After Eknath Shinde ousted Uddhav Thackeray to become Maharashtra chief minister on June 30, factions led by each of these leaders have been claiming that they represent the real Shiv Sena. On July 19, Shinde’s faction approached the Election Commission of India to get permission to use the party’s bow and arrow symbol.

The Election Commission’s decision will determine which group will be allowed to call itself the Shiv Sena.

Experts point out that this is a unique situation since there is no clear split in the party. While Shinde has the support of the majority of the party’s parliamentarians and state legislators, the support of the organisational wing – such as the party cadre and Shiv Sena’s local leaders – seems to be divided. Along with this, disqualification notices issued by Deputy Speaker of the Maharashtra Assembly Narhati Zirwal to several Shiv Sena MLAs have complicated matters more.

All these matters are pending before the Supreme Court, which is likely to hear them next on August 22.

What is happening presently?

The trouble in the Shiv Sena, which ruled Maharashtra as part of the three-member Maha Vikas Aghadi alliance, first became apparent on June 21, when Shinde and a handful of party MLAs sought shelter in a hotel in Surat in Bharatiya Janata Party-ruled Gujarat. Over the next few days, even more Sena MLAs joined the rebels before flying out hurriedly to another BJP-ruled state, Assam.

On June 30, Shinde was sworn was as Maharashtra’s chief minister, with the BJP’s Devendra Fadnavis as his deputy. It took more than 40 days for the two-member cabinet to be expanded.

The Shiv Sena has 55 MLAs in Maharasthra and 18 MPs in Lok Sabha. Shinde claims to have the support of 40 MLAs and 12 MPs, while Thackeray claims support from the rest.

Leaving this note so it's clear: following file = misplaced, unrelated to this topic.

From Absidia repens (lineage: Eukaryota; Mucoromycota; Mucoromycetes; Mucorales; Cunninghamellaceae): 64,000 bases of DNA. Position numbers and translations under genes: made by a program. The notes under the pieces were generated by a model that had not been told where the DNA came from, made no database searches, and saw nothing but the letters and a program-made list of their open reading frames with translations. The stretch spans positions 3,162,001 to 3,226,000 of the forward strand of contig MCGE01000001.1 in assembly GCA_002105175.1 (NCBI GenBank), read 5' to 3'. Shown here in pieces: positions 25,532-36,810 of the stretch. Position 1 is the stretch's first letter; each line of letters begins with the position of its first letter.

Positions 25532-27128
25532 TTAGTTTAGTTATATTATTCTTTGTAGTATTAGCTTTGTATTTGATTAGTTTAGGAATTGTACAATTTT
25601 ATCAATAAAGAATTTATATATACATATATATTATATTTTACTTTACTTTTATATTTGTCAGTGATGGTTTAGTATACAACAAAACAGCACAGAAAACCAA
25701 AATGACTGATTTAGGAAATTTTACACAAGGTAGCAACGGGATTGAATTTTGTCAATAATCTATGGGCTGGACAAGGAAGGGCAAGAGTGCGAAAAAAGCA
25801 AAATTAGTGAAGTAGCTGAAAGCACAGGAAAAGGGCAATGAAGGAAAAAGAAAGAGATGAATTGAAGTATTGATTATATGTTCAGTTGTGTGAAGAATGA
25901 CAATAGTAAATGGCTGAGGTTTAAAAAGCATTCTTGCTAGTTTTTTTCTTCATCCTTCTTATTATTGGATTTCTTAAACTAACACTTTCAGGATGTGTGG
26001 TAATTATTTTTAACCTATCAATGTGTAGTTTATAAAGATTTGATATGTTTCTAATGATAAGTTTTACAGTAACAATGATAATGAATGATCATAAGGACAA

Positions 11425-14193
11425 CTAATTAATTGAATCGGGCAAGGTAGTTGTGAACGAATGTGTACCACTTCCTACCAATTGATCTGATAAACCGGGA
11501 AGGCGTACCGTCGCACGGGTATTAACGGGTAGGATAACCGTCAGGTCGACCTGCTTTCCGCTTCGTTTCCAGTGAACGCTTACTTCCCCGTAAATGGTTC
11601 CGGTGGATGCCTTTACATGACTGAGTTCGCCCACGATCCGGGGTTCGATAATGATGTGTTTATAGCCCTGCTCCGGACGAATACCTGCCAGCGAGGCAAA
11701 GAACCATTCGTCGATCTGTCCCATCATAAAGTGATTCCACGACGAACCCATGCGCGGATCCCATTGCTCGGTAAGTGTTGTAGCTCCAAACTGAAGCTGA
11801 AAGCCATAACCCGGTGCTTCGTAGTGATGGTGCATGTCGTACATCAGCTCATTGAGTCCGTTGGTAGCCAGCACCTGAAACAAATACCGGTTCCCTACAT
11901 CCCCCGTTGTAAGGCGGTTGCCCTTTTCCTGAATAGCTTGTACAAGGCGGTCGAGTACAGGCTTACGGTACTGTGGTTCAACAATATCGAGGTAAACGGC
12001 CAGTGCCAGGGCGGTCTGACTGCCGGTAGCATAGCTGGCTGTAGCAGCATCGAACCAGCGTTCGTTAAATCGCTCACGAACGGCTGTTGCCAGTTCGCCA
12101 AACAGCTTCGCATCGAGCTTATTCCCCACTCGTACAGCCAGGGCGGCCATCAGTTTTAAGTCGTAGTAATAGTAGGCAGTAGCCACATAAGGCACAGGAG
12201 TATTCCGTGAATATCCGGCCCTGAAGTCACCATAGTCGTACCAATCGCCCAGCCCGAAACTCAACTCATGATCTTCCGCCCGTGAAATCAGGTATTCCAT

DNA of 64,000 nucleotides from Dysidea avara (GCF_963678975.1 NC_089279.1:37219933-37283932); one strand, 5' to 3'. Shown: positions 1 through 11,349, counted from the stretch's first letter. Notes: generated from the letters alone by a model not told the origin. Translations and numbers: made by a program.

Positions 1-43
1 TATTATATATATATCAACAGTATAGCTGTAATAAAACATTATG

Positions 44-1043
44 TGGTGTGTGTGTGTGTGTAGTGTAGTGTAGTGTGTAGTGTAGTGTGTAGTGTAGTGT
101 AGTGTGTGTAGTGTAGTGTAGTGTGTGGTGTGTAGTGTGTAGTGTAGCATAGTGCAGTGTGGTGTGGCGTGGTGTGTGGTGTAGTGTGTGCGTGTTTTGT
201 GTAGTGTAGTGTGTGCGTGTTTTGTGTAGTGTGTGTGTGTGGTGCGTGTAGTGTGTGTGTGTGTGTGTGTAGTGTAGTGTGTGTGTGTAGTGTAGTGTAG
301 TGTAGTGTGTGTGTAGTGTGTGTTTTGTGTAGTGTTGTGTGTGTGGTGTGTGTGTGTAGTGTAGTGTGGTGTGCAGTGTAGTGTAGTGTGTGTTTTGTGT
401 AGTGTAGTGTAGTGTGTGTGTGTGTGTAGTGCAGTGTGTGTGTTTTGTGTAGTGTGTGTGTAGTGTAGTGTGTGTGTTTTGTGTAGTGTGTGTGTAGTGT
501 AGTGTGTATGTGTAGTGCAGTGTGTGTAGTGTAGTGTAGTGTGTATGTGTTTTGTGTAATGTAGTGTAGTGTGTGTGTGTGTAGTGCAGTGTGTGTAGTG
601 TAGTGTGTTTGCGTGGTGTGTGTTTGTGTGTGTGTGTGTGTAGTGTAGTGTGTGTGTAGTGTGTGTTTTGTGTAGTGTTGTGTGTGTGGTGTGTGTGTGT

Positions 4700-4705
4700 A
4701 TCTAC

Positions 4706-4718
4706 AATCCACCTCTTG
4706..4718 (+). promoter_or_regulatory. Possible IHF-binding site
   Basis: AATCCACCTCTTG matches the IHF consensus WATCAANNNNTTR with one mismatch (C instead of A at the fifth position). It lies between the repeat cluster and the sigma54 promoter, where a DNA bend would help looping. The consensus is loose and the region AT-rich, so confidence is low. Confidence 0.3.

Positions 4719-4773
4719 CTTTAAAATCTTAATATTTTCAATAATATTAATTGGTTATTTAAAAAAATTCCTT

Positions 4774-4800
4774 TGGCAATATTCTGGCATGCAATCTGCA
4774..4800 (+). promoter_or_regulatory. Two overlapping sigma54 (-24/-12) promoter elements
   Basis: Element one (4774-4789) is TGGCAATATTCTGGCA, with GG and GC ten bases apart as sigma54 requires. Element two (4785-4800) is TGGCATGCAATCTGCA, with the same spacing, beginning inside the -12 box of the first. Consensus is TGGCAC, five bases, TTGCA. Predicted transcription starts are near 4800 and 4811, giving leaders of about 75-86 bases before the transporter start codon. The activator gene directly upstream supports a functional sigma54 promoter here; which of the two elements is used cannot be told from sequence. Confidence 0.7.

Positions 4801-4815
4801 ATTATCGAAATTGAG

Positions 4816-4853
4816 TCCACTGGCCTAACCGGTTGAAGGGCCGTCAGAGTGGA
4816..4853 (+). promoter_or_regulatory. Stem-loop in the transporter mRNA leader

On July 3, when a new Speaker was to be elected to the Maharashtra Assembly, each side issued itsown whip instructing MLAs whom to vote for. The majority of the Shiv Sena MLAs followed the whip issued by the Shinde faction, which led to BJP’S MLA Rahul Narvekar being elected as Speaker. Narvekar promptly recognised a new group leader and a new whip for Shiv Sena, both from the Shinde faction.

On July 19, the Shinde faction also approached the Election Commission to allow them to use the party’s symbol. On July 22, the Election Commission directed each faction to submit documents to prove that they had the support of the majority of the party members by August 8.

Shiv Sena bow and arrow party logo. Credit: Shiv Sena via Wikimedia Commons

How does the Election Commission decide?

The Election Commission is the body that administers party symbols and adjudicates disputes over these symbols. Paragraph 15 of the Election Symbols (Reservation and Allotment) Order from 1968 says that in case of a dispute, the commission will look at “all the available facts and circumstances of the case” and hear all rival factions before deciding who can lay claim to the party.

While doing so, the Election Commission looks at who has the majority among both the elected representatives and the organisational wing of the party. For instance, in 1969, the Congress party split into factions led by Jagjivan Ram and S Nijalingappa. Each side claimed the party’s symbol.